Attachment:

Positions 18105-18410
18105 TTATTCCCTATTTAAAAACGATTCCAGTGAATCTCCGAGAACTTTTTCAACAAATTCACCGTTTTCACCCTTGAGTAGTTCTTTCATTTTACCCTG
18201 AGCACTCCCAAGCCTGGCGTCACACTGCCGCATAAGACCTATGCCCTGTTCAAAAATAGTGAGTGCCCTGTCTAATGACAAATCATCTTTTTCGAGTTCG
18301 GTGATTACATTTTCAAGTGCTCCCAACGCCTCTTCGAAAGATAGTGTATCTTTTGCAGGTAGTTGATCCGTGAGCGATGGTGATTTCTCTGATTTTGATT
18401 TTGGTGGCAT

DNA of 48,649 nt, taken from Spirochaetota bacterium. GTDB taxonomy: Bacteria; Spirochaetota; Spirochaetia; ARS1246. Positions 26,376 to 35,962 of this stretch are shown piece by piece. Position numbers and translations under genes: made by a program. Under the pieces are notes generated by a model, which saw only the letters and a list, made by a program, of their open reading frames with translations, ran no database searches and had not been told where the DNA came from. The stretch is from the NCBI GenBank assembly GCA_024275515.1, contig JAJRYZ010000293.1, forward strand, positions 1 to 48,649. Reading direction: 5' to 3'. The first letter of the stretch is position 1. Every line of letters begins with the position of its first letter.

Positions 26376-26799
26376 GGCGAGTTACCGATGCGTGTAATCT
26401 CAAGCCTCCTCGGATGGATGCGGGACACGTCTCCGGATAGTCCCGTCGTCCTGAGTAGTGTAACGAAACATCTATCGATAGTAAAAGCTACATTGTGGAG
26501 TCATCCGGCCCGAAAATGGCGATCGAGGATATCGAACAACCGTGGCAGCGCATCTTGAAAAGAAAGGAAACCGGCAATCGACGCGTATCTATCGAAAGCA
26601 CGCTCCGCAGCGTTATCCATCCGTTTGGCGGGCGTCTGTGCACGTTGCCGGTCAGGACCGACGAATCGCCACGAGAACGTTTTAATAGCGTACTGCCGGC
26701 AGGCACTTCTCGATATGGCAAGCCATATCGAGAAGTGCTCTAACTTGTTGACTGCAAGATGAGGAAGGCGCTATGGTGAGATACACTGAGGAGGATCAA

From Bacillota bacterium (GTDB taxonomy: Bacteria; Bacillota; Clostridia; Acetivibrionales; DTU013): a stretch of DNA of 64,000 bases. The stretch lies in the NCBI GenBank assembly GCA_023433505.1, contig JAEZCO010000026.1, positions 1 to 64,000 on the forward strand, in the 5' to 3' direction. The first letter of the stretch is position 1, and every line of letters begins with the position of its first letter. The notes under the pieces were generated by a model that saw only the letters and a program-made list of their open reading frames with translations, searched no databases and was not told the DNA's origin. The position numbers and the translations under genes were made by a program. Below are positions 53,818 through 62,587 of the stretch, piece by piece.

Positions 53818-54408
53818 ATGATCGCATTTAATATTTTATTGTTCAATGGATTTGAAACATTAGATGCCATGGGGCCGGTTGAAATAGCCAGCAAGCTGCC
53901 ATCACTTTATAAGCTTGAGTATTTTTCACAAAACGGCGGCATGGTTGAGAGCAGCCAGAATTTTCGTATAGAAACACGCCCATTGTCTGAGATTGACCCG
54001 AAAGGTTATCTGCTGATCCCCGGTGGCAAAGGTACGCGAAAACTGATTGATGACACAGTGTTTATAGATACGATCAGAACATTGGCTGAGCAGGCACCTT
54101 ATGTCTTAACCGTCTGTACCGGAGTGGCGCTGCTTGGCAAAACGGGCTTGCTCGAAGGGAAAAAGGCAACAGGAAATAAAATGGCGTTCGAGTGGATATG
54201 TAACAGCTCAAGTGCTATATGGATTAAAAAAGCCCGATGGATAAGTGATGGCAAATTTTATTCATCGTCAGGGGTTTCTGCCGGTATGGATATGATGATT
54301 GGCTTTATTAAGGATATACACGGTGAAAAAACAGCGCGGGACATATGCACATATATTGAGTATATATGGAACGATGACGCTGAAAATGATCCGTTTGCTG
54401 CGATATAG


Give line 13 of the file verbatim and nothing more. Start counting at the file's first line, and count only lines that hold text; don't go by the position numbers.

From Bacillota bacterium (GTDB taxonomy: Bacteria; Bacillota; Clostridia; Acetivibrionales; DTU013): a stretch of DNA of 64,000 bases. The stretch lies in the NCBI GenBank assembly GCA_023433505.1, contig JAEZCO010000026.1, positions 1 to 64,000 on the forward strand, in the 5' to 3' direction. The first letter of the stretch is position 1, and every line of letters begins with the position of its first letter. The notes under the pieces were generated by a model that saw only the letters and a program-made list of their open reading frames with translations, searched no databases and was not told the DNA's origin. The position numbers and the translations under genes were made by a program. Below are positions 53,818 through 62,587 of the stretch, piece by piece.